How Technology Can Help You Better Manage Your Volunteers

In the non-profit sector, technology has grown considerably; however, organisations as a whole are slow to adapt to these opportunities. With more and more businesses focusing their efforts on cloud-based technology and online channels, too many non-profits are getting bogged down by age-old practices and methodologies that hinder more than they help.

Gone are the days of cumbersome spreadsheets and filing cabinets. Instead, we’re spoiled with an abundance of easy-to-use tools that help keep our lives (and our jobs) organised. And this has never been more important when it comes to volunteer management.

 

So what keeps organisations from using volunteer management software?

Despite the technological boom, we’re still seeing organisations using table sheets and asking potential volunteers to download, print, complete and sign application forms. Attention spans are shorter than they were twenty years ago, and potential volunteers are more likely to get discouraged by unnecessarily long sign up processes. Imagine how many people give up and are no longer interested in volunteering because of the cumbersome steps that could have been simplified (for both parties). And you don’t want to be turning people off to the idea of donating their time to your cause.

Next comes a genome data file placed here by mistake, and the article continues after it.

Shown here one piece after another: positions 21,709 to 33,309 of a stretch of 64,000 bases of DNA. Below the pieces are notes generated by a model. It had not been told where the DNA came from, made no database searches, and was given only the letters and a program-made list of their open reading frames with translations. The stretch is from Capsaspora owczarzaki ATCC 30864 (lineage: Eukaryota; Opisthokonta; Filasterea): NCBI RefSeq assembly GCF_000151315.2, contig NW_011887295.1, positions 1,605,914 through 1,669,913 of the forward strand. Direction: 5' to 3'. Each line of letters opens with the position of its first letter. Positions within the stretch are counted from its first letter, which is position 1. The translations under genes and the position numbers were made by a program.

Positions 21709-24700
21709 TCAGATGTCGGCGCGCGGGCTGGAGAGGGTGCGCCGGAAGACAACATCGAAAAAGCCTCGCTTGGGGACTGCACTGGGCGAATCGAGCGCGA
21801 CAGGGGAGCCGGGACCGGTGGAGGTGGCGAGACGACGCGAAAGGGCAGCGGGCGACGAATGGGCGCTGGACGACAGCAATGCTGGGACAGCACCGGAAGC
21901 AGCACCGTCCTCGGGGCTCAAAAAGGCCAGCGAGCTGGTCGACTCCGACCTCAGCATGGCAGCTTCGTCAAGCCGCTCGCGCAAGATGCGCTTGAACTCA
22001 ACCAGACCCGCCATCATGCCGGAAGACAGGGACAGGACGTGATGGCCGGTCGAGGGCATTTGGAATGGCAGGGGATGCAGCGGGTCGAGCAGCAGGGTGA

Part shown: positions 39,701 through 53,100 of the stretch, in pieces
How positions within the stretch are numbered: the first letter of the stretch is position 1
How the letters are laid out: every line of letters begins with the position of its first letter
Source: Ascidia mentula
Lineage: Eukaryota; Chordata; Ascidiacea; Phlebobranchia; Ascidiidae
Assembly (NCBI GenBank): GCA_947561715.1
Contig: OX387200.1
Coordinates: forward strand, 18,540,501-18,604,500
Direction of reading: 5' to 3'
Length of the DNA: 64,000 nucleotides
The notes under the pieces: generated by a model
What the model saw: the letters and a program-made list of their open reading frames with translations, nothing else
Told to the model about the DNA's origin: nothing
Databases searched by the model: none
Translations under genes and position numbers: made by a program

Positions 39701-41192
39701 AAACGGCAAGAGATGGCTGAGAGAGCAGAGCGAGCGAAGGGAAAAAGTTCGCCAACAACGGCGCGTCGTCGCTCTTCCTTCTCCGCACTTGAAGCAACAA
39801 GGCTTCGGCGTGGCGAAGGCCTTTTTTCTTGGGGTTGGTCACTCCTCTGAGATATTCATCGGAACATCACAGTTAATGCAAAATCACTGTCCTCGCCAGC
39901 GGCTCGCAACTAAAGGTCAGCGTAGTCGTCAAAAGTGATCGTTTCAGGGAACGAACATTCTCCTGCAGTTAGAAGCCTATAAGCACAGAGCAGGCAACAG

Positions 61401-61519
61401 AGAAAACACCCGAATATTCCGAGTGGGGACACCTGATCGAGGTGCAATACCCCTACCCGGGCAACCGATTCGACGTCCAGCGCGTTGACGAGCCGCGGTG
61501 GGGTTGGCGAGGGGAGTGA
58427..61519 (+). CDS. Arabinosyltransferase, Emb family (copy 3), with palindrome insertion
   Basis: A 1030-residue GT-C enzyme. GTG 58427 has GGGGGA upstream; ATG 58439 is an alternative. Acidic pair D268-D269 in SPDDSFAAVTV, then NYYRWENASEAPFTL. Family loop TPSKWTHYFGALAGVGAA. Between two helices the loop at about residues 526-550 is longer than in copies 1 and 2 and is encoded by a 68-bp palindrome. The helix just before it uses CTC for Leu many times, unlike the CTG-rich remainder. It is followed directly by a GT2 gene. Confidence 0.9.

As a volunteer, wouldn’t you prefer to look for opportunities, register for online shifts and receive email reminders — online? We know we would. So, what’s holding charities back from embracing the golden age of technology and simplifying their own workload? Below are five of the most common concerns and misconceptions non-profits have when it comes to online volunteer management – and ways to overcome them.

volunteer management software

1. Do we really need volunteer management software?

Software for volunteer management has been around for at least 15–20 years, yet only recently volunteer coordinators are now realising that there are all-in-one solutions. It makes more sense to find a dedicated solution that can do everything instead of hacking together multiple products. Not only does it save effort on your part and the part of your volunteers, it also reduces errors and improves the quality of the information you receive.